Copyright 2012 Library Journal, LLC Used with permission.

  • Booklist

    Starred review from June 1, 2012
    The word history in the title of Lepore's essay collection ought not to be daunting, nor should the extensive endnotes, since Lepore's prose is thoroughly engaging and witty. And humor is essential for considering such weighty and politically charged matters as the beginning of life and the modern concept of dying with dignity. As Lepore points out, as times and fashions change, so, too, do notions about whether life is a circle or a straight line, whether these concepts are philosophical or scientific. Are they matters for personal deliberation, or should they be topics of public policy debate? Are these religious concerns? Judicial? Opinions throughout history have and still do run the gamut. The ancients, she notes, believed life began with the seed or semen. Until very recently, it was standard procedure for that dreaded visitor, Death, to call on people only in the privacy of their own homes. Lepore also addresses technologies, from breast pumps to cryogenics, and life's stages, including tweenhood, which is just plain made up, and senior citizens, an interest group. Though not comprehensive, Lepore's book does cover enough of mankind's earnest curiosity about life and death to both entertain and provoke thought.(Reprinted with permission of Booklist, copyright 2012, American Library Association.)

  • Publishers Weekly

    "With her characteristically sharp-edged humor and luminous storytelling, Lepore regales us with stories that follow the stages of life...her inspired commentary on our shared social history offers a fresh approach to our changing views of life and death."

  • Dani Shapiro, The New York Times Book Review "A trenchant and fascinating intellectual history of life and death...elegant."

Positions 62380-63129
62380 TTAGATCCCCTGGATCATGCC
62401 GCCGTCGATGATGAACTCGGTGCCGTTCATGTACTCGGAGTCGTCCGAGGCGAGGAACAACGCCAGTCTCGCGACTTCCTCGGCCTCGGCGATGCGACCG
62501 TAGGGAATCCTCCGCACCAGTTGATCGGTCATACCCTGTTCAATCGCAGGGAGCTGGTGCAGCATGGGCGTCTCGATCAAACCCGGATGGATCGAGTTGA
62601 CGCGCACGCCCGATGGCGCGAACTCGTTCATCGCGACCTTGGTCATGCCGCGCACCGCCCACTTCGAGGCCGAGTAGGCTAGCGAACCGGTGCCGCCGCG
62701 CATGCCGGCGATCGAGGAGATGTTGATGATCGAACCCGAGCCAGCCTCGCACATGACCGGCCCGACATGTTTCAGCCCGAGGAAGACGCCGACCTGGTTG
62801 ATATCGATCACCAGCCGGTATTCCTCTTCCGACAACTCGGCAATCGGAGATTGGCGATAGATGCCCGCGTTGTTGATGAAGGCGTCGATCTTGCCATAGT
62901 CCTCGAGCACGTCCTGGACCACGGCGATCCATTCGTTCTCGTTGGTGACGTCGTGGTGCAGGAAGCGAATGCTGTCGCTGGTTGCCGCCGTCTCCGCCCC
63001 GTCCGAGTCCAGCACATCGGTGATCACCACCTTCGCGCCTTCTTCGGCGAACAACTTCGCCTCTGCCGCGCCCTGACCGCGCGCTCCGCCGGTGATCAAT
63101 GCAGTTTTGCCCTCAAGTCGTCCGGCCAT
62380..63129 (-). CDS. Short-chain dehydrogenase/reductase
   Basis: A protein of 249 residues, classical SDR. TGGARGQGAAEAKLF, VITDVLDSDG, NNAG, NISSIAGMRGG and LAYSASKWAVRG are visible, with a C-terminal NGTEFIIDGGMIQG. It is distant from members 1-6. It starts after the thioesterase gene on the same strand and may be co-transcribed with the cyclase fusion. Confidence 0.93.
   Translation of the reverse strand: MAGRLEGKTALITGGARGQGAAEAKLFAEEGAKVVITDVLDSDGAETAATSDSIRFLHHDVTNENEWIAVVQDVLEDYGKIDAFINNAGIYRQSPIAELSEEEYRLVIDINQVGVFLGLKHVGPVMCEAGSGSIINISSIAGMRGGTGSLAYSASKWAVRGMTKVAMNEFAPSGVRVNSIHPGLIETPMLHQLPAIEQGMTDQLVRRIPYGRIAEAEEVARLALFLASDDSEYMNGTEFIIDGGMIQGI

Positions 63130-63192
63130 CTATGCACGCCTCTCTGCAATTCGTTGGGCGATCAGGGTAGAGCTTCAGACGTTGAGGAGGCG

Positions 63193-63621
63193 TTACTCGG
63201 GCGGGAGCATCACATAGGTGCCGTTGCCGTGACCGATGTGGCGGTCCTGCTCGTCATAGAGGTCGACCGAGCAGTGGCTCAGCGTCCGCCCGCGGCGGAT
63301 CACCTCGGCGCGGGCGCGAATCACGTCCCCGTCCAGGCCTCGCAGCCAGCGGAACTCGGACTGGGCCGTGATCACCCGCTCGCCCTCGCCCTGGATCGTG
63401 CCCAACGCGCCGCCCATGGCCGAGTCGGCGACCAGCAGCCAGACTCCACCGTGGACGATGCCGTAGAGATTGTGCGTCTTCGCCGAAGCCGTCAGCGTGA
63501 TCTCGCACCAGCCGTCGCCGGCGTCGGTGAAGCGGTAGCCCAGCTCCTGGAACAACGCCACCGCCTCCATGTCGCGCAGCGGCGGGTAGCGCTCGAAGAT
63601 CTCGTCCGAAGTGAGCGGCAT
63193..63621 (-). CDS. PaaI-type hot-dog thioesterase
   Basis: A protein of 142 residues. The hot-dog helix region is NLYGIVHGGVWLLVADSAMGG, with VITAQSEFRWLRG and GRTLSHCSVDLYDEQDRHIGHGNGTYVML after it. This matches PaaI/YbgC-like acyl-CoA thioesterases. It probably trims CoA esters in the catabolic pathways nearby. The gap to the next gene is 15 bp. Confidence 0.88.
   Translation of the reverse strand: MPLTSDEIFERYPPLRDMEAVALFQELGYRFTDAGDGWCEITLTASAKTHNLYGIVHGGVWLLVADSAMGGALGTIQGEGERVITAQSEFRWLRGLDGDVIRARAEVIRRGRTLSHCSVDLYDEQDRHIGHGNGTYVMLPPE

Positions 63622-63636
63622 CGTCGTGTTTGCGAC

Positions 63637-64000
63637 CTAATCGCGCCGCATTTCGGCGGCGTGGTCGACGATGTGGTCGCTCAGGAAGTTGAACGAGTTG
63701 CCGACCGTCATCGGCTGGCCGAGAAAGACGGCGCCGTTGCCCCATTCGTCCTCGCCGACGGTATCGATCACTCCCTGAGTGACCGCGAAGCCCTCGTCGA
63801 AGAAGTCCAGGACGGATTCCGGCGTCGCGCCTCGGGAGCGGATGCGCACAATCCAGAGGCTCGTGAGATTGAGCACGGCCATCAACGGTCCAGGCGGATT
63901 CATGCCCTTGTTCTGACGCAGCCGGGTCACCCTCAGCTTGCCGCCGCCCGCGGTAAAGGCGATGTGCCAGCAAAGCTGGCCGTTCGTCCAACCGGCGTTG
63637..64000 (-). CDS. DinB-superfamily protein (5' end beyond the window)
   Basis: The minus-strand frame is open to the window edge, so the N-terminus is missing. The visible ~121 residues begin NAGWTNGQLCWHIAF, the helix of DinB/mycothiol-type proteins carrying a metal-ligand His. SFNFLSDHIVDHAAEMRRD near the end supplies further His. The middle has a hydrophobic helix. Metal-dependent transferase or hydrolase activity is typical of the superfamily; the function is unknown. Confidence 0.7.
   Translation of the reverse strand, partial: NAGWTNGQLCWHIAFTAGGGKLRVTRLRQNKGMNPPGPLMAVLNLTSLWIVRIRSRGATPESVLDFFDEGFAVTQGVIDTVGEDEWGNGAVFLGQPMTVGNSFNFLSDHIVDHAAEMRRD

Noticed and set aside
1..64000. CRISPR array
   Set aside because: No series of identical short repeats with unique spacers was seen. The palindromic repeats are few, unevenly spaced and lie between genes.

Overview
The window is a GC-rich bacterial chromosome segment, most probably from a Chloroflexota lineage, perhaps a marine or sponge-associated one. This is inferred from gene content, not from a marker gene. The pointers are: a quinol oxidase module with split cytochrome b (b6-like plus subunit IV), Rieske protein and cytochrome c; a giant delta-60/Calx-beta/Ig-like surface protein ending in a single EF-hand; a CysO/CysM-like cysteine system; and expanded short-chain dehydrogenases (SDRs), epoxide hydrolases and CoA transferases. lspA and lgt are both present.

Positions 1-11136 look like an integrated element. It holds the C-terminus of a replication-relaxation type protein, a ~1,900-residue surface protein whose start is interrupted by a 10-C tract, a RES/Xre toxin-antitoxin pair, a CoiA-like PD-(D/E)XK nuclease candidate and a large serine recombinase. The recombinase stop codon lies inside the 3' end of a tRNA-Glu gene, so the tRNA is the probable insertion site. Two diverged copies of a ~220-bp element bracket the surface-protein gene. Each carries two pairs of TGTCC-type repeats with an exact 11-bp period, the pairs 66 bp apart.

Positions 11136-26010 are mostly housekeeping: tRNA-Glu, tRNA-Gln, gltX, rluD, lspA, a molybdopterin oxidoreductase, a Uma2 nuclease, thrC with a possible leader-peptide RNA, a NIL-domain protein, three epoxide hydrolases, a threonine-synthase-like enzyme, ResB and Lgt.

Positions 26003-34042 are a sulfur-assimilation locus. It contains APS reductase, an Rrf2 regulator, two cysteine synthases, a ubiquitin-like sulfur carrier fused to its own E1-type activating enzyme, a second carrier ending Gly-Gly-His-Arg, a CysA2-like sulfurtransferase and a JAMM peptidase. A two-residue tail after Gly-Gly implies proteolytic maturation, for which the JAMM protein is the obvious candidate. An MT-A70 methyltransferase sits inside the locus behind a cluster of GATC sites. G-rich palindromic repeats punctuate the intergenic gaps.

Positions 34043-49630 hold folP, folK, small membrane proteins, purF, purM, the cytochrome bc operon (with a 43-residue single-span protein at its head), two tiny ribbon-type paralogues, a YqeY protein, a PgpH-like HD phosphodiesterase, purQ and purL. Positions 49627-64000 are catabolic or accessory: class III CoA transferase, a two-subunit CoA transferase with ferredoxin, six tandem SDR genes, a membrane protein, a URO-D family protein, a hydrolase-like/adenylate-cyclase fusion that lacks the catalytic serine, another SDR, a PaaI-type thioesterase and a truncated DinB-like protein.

• The American Scholar "A breezy, informative, wide-ranging book...singular, always stimulating."
  • Booklist "Lepore's prose is thoroughly engaging and witty...covers enough of mankind's earnest curiosity about life and death to both entertain and provoke thought."
  • Library Journal "Lepore chooses quirky, though always revealing, lenses through which is examine the changing definitions of conception, infancy, childhood, puberty, marriage, middle age, parenthood, old age, death, and immortality...Through sheer force of charisma, Lepore keeps her readers on track: this book, with all its detours and winding turns, is a journey worth taking."
  • Rachel Newcomb, The Washington Post "[Lepore] manages to spin a larger narrative that both fascinates and informs, showing that our taken-for-granted ideas about every stage of life are culturally specific, very much a product of our times."
  • San Francisco Chronicle "Engaging...Lepore writes about our striving to understand our existence. The Mansion of Happiness is an important addition to the effort."
  • Boston Sunday Globe "Lepore has a brilliant way of selecting just the right historical detail to illuminate a larger point...The most valuable lesson here is that of impermanence. Everything changes. And although, as Lepore writes, 'it's best to have a plan,' as her multifaceted, sometimes dizzying joyride of a book reveals, the next roll of dice could, in fact, change everything."
  • Entertainment Weekly "This fascinating book explores a few centuries' worth of ideas about life and death -- you know, just a light beach read. But for all its analysis of Darwin and Aristotle, The Mansion of Happiness is a lot of fun...[Lepore] is always engaging, even surprising."
  • Kirkus, starred review "A sharp, illuminating history of ideas...Brilliantly written and engaging throughout...superb."
  • Garry Wills, author of Lincoln at Gettysburg "Equip a profound scholar with H. L. Mencken's instinct for running down charlatans and chuckleheads, and you get this book. It will amuse and embarrass those of us ever befuddled by the rogues in her gallery."
  • Stephen Greenblatt, author of The Swerve: How The World Became Modern "Written with sardonic wit and penetrating intelligence, The Mansion of Happiness is a fascinating and startlingly original guide to the ways in which the human life-cycle has been imagined, manipulated, managed, marketed, and debased in modern times. Lepore weaves her way brilliantly along the mazy track that leads from the egg in which life's game begins to the giant freezers in which certain crack-brained visionaries hope to defeat death itself. A fast-paced, hilarious, angry, poignant, and richly illuminating book."
  • James Gleick, author of The Information "This is why Jill Lepore is becoming my favorite historian: wise, witty, wide in scope and deep in spirit."